Jesus Creed

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Youth Ministry 3.0

posted by Scot McKnight

Marko.jpgI sat down the other day with a youth pastor and asked a direct question that I’ve asked a number of youth leaders: “What percentage of your youth become adult, mature Christians?”

His response: “You want the truth?”

I said, “Of course.”

His answer: “About 25%.”

We both sat there, fumbling our coffee cups, looking at one another, nothing said and nothing to be said. In grief and wonder we searched for what we might do together to change the course of the church. His numbers are about average for evangelical churches. I wonder if some youth pastors would sit down, think for 15 minutes or so over the last few years and what has become of their youth. What “worked” and what “didn’t work”? Listen to these ruggedly honest words from Mark Oestreicher:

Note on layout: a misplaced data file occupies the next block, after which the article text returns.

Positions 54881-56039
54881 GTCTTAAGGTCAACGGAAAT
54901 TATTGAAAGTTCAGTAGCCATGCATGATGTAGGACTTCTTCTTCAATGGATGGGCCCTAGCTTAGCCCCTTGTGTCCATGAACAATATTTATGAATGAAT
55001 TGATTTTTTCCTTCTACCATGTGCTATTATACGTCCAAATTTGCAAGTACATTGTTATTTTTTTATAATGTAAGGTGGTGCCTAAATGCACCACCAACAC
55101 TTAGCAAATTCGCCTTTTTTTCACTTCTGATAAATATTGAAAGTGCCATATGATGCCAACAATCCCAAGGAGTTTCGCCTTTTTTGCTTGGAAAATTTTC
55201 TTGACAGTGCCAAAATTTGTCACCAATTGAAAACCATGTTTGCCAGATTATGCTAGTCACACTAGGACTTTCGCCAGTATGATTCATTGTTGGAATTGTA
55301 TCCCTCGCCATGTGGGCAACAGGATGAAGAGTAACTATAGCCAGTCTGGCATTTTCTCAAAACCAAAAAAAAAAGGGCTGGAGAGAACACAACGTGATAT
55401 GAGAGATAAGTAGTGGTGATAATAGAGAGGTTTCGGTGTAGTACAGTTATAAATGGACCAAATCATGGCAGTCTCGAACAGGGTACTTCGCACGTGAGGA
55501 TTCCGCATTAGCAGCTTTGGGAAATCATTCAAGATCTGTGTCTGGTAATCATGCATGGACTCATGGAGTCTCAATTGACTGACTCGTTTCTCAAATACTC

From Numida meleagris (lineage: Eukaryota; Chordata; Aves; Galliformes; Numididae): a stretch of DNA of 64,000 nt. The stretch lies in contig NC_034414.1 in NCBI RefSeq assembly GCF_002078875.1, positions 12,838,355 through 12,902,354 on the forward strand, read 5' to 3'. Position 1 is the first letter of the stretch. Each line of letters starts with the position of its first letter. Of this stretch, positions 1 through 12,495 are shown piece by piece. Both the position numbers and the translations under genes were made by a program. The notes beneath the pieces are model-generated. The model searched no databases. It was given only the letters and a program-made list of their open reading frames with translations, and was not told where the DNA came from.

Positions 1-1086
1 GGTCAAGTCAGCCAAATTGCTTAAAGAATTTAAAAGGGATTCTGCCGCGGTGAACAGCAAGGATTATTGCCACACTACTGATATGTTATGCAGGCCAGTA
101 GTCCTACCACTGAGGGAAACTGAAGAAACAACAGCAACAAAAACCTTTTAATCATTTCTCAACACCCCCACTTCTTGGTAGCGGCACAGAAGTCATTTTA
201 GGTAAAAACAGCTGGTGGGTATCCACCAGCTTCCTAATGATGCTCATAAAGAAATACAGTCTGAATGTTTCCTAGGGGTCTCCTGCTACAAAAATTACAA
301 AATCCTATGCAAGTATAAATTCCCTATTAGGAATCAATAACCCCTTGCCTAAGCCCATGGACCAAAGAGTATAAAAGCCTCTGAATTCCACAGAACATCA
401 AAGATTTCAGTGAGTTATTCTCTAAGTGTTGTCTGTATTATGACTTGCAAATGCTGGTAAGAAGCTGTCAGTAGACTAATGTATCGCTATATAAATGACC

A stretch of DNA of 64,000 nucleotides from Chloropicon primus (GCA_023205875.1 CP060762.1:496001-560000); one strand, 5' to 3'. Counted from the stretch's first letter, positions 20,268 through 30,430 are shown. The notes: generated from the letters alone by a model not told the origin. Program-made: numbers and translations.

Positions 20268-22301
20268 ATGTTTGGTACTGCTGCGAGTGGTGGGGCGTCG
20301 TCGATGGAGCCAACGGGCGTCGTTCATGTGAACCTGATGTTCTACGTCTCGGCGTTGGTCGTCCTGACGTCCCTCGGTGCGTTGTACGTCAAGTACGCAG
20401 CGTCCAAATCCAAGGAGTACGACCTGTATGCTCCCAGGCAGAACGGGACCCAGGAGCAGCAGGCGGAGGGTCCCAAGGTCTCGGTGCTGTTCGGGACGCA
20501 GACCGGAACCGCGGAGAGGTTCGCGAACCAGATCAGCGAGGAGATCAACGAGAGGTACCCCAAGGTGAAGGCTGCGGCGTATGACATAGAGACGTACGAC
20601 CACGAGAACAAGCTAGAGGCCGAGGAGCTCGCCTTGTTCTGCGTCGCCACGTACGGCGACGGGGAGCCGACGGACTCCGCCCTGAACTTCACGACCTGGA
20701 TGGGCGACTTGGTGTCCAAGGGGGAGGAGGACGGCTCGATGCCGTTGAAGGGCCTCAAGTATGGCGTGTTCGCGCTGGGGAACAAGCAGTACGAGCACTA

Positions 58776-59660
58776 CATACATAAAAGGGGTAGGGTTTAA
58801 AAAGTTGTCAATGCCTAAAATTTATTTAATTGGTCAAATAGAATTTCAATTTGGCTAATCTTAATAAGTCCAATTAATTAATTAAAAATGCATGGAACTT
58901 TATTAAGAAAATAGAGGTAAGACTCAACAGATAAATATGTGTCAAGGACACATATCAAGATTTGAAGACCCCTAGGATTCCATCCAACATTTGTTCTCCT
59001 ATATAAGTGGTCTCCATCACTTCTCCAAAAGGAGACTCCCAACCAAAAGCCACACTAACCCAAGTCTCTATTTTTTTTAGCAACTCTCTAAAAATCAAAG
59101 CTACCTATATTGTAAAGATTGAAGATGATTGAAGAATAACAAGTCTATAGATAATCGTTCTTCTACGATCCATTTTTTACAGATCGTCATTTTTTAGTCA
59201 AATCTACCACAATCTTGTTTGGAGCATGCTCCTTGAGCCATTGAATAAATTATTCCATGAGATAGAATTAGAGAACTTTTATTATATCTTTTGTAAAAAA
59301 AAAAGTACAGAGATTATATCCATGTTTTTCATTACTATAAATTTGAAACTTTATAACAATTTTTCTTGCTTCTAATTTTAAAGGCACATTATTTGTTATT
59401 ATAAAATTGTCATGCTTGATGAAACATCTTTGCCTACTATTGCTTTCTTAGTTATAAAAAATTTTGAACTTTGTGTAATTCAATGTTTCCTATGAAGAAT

“The way we’re doing things is already not working. We’re failing at our calling. And deep down, most of us know it. This is why we need an epochal shift in our assumptions, approaches, models, and methods.” This is from Marko’s new book: Youth Ministry 3.0: A Manifesto of Where We’ve Been, Where We Are & Where We Need to Go
. We want this blog to participate in that “epochal shift” and so we need to take a good hard look at this book.

Marko’s second chp sets up some important terms, and they overlap with our series on iGens. Three features of youth happen during adolescence:

1. Identity (formation): Who am I?
2. Autonomy: How am I unique and different?
3. Affinity: Where do I belong and to whom?

Marko’s proposal: the priorities of these three have shifted. From WW2 through the 60s, the focus was on identity. From the 70s through the 90s, the focus was on autonomy. The newest generation, however, is not as much about identity and autonomy as about affinity.

Youth ministry, Marko contends, has failed to adjust to the shift of emphasis on affinity.

Marko (and others), here’s a question for you: Would you say that I, as a professor, would have felt 30 years ago that my students were not yet adults but today I might sense that I’m not in their world? Has there been a shift from youth growing into the adult world to a culture much more shaped by their culture?